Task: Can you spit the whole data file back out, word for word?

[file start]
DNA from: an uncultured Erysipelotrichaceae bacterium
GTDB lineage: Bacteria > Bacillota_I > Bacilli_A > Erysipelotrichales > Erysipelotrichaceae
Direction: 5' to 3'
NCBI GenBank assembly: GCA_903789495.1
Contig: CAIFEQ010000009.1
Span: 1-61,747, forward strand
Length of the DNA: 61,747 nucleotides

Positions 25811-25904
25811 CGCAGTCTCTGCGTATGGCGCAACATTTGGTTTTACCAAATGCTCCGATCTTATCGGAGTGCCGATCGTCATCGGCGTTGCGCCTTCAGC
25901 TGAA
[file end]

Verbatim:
DNA from: an uncultured Erysipelotrichaceae bacterium
GTDB lineage: Bacteria > Bacillota_I > Bacilli_A > Erysipelotrichales > Erysipelotrichaceae
Direction: 5' to 3'
NCBI GenBank assembly: GCA_903789495.1
Contig: CAIFEQ010000009.1
Span: 1-61,747, forward strand
Length of the DNA: 61,747 nucleotides

Positions 25811-25904
25811 CGCAGTCTCTGCGTATGGCGCAACATTTGGTTTTACCAAATGCTCCGATCTTATCGGAGTGCCGATCGTCATCGGCGTTGCGCCTTCAGC
25901 TGAA